Are non-partisan endorsements a sign of ‘mission creep?’

Why does it appear that unions and political parties are starting to support candidates for nonpartisan races? Why would I be thinking that, you might ask?

Why does it appear that unions and political parties are starting to support candidates for nonpartisan races? Why would I be thinking that, you might ask?

During the past few months I have had conversations with candidates who are running for local office in Enumclaw. In two cases these candidates mentioned being pursued or encouraged to run for local office by either unions, which usually support Democrats, or the Republican Party.  The candidates were offered support and financing to run for Enumclaw City Council.

This seems to be a strange turn of events since the offices these candidates are seeking are nonpartisan. Nonpartisan means that the issues involved – repairing streets, maintaining water and sewer treatment service – are not political issues. They’re human issues. A Democrat could do as well as a Republican with these questions.

Sewer treatment and water quality and supply have no political spin, at least in my way of thinking – at least until now.  Why would unions be offering to help someone who is running for the city council? What do they stand to gain? Why would the Republicans want to endorse someone for a local office?

I’ve thought about this new trend and have come to the conclusion that both groups have too much time on their hands or more money than they know what to do with.

By supporting candidates in nonpartisan races, they are upping the ante to run for local government. If a political party or political action committee supports candidates, they are more likely to win their race.

Why, you might ask?  The reason is that some voters, upon seeing a nonpartisan candidate identified either as a D or an R, will automatically vote for or against that person. It’s like a dog seeing a piece of meat and salivating in response. Those kind of people are conditioned to vote only for Ds or Rs. Thinking is not part of the equation. Having that party edge would increase that candidate’s chances of winning by having a block of voters already committed to them.  The PACs or political parties would also add physical support for a candidate. They could set up signs and hand out voter information.  They could be used to wave the candidate’s signs on street corners. Party money would buy ads in local papers. A political party’s or PAC backing a candidate would add a tremendous advantage.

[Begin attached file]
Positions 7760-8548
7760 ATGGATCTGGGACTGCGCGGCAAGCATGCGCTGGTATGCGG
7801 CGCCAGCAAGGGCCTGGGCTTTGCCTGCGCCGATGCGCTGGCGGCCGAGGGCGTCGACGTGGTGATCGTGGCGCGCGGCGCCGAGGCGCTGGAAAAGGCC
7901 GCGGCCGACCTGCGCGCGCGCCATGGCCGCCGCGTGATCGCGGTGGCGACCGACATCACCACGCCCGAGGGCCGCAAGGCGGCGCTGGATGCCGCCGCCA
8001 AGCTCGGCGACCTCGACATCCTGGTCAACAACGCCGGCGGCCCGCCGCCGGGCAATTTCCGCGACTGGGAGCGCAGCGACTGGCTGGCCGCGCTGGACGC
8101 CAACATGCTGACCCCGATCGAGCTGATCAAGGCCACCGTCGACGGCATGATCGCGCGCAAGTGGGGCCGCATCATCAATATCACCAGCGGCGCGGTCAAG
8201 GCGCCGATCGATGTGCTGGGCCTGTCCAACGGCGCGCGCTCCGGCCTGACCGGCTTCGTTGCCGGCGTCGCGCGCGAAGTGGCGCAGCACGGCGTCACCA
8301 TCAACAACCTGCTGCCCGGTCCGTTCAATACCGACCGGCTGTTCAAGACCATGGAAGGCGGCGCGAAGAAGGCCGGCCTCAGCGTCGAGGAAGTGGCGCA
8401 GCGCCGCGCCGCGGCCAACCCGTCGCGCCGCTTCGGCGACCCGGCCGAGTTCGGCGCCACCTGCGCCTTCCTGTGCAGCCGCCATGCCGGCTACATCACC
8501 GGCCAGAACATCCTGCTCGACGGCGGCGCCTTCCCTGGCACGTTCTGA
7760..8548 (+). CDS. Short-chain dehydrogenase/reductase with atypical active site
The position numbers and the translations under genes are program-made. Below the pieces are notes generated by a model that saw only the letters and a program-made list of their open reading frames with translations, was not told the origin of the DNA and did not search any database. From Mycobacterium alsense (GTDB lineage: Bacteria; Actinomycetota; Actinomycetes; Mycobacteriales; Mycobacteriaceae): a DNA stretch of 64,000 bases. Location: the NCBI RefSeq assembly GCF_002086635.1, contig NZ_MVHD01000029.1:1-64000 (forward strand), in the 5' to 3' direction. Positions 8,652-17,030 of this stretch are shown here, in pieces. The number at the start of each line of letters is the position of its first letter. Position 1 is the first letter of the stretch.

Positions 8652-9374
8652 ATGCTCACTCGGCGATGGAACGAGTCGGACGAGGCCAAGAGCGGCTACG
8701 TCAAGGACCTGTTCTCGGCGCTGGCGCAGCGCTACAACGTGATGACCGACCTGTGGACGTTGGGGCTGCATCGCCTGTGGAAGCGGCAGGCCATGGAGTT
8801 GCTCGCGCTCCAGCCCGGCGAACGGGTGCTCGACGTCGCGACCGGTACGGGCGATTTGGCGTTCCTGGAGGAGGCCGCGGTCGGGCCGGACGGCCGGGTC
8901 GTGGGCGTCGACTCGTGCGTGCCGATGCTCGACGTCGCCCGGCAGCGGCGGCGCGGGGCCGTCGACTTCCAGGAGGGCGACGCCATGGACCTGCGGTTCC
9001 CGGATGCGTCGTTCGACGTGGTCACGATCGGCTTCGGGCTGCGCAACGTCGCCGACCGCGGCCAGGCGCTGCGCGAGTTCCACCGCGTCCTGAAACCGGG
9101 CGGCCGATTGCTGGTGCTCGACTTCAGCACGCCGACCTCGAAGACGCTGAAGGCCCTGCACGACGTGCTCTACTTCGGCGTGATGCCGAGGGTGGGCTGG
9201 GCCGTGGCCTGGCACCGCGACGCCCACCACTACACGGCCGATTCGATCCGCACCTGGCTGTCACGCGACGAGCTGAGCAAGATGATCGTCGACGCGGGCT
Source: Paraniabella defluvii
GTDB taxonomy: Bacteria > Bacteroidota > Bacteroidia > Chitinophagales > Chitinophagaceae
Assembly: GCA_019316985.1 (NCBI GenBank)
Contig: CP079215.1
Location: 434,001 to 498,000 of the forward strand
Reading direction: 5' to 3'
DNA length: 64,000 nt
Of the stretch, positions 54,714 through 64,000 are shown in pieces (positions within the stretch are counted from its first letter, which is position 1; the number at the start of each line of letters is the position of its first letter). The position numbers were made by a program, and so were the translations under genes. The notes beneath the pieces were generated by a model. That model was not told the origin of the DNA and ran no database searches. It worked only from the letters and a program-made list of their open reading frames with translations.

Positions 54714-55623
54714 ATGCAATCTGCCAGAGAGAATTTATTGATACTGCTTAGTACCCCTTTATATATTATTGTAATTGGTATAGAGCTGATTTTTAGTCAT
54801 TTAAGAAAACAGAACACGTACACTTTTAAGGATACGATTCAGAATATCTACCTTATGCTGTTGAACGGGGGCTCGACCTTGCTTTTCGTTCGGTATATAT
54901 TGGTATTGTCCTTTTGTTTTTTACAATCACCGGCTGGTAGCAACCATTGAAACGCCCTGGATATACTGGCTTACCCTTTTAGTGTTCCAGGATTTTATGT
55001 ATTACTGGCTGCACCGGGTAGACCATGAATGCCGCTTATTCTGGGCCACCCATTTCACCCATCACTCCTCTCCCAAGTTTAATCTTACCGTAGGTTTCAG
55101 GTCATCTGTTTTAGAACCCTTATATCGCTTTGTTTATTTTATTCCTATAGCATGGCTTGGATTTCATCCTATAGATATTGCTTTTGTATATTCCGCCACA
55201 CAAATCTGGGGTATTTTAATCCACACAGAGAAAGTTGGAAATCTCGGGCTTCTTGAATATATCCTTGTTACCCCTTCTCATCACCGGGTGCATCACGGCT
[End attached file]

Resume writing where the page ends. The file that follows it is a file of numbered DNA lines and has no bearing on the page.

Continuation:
The problem for me in this apparent new trend is that politics would be reaching down to local government where it has not resided before. All of a sudden sewer pipes and garbage rates might become areas of partisan bickering. Think the U.S. Congress – do you want partisan gridlock over sewer rate hikes?  Can you hear a Republican chant “No new taxes!”?  Can you hear Democrats screaming over wages or insurance costs for city workers? Will that kind of political pressure raise or lower your taxes?

I’m glad to see there is more interest in running for public office. I’m not happy to see nonpartisan races turning political. I’d prefer to have our voters vote for candidates based upon their competency, not their party affiliation. Hot button social issues should not be a part of small-town local government.

I hope I’m wrong, but it seems that both the Democrats and the Republicans are involved in “mission creep.”  They appear to be trying to politicize nonpartisan races to increase their power and influence. I know they have that right under First Amendment free speech rights. However, I don’t believe partisan politics should be supporting candidates for nonpartisan races and I don’t believe this new approach will, in the long run, be good for America or for the small towns in which we live.

 


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